Dublin 11 office block with ‘reversionary potential’ for €11.25m

J5 Plaza returns to market fully occupied after it was sold by Nama in 2013 for €6.5m

J5 Plaza, North Road, Dublin 11, has an overall capacity of 5,780sq m

J5 Plaza, North Road, Dublin 11, has an overall capacity of 5,780sq m

 

A 10-year-old office building at the North Park in Dublin 11, sold by Nama in 2013 for €6.5 million when it was partially vacant, is now fully occupied and back on the market at €11.25 million.

Dessie Kilkenny of Savills is handling the sale of J5 Plaza for SW3, a three-man Irish-UK investment group (Ned Truman, Adam Rooney and Tom O’Mahony) that has also acquired several other Dublin investment properties in recent years.

The same consortium is also seeking a buyer at over €15 million for the Dublin Business School on Aungier Street, which it bought in early 2015 for more than €10 million.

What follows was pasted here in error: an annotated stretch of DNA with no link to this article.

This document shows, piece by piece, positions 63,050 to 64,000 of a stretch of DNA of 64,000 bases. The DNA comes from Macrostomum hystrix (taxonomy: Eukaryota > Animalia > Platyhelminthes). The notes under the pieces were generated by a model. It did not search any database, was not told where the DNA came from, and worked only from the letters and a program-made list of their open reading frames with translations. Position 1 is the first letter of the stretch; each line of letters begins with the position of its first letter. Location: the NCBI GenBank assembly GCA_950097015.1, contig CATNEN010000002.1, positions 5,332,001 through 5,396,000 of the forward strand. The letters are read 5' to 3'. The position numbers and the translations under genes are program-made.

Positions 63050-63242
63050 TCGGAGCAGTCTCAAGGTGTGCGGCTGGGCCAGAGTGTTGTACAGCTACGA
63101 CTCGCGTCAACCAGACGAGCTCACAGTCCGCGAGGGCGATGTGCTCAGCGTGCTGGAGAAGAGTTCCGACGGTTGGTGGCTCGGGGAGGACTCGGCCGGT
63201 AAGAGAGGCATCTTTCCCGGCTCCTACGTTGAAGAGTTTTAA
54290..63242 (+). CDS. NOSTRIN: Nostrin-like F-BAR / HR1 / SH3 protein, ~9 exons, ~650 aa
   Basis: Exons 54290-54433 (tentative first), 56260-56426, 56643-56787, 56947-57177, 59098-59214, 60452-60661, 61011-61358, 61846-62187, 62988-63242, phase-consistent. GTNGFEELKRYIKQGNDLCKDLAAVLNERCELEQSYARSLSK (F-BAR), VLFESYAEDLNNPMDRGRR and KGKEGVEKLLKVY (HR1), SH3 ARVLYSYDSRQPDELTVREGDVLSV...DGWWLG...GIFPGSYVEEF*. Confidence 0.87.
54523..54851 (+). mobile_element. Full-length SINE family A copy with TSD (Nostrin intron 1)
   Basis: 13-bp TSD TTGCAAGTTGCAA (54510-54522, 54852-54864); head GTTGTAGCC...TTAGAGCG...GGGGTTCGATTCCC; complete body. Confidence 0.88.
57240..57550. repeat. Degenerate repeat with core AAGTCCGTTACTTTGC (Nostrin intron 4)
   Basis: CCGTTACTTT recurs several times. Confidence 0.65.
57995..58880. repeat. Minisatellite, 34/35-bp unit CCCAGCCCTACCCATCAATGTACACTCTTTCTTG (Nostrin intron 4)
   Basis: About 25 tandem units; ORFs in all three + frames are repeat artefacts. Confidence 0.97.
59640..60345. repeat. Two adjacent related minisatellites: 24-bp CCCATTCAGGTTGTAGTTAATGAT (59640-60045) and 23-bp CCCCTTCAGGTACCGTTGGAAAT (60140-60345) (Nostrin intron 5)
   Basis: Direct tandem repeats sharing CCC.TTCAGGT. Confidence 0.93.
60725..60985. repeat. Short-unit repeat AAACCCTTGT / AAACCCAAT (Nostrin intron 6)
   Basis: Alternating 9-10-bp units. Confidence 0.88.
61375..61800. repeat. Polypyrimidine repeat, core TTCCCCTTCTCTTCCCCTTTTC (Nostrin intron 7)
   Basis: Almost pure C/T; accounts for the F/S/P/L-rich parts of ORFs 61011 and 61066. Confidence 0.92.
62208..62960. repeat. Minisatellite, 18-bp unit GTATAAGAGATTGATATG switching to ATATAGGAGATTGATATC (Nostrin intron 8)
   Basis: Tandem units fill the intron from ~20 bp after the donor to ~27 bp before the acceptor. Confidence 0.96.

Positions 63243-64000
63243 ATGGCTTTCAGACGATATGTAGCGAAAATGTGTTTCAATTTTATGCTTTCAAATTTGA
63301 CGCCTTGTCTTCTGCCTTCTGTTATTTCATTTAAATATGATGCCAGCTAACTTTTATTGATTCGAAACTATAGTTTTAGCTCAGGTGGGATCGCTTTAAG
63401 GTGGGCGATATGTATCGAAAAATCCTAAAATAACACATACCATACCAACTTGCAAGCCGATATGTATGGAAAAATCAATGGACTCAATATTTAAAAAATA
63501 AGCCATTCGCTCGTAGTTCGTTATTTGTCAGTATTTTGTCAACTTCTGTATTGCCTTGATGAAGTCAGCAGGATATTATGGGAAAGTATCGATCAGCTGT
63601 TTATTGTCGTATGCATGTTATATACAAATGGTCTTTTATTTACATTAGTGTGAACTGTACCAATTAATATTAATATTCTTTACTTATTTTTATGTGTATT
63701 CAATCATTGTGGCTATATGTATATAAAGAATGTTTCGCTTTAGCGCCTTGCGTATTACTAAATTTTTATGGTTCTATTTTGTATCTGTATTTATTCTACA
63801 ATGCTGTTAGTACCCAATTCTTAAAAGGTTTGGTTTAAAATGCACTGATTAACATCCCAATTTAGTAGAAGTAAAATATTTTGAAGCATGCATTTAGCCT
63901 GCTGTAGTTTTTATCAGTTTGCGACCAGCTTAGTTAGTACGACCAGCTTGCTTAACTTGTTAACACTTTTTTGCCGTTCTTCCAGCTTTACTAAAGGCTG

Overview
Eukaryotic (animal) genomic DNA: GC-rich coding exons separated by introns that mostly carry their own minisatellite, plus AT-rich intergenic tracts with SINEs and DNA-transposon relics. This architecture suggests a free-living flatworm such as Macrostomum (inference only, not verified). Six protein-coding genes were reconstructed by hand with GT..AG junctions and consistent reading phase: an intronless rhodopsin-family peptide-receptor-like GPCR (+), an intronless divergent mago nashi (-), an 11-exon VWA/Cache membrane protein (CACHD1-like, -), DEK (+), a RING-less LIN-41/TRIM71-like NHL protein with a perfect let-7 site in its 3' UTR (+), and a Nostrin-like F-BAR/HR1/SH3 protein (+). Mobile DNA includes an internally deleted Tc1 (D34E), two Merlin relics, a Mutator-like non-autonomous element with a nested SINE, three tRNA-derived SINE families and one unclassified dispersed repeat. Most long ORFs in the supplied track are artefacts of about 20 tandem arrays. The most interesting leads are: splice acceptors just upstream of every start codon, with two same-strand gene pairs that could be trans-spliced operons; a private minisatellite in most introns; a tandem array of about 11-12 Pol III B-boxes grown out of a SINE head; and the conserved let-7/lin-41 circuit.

The J5 Plaza, located close to Charlestown Shopping Centre and exit 5 of the M50, has an overall capacity of 5,780sq m (62,221sq ft). Most of the space was originally let to the HSE at a particularly low rent of €118 per sq m (€11/sq ft).

The final floor in the building has since attracted considerably higher rents between €193 and €209 per sq m (€18- €19.50/sq ft) from three additional tenants, including a company responsible for the Exam Centre.

Even with the below-average rents initially set for the J5 Plaza, interested parties planning to pitch for the investment will be able to bank on a return of 6 per cent. Mr Kilkenny said the building has “credible reversionary potential” to bring in about €1.2 million annually.

Only last week American food group Kellogg’s agreed a rent of €363 per sq m (€33.75/sq ft) for its new European headquarters under construction at Dublin Airport.

The higher-than-expected rent settlement is expected to have a knock-on effect on other office rents in north Dublin.

According to Mr Kilkenny, investments in the Dublin suburbs are being targeted by a variety of investor types because of strong occupancy rates, attractive growth forecasts and, in many cases, below-replacement value pricing.

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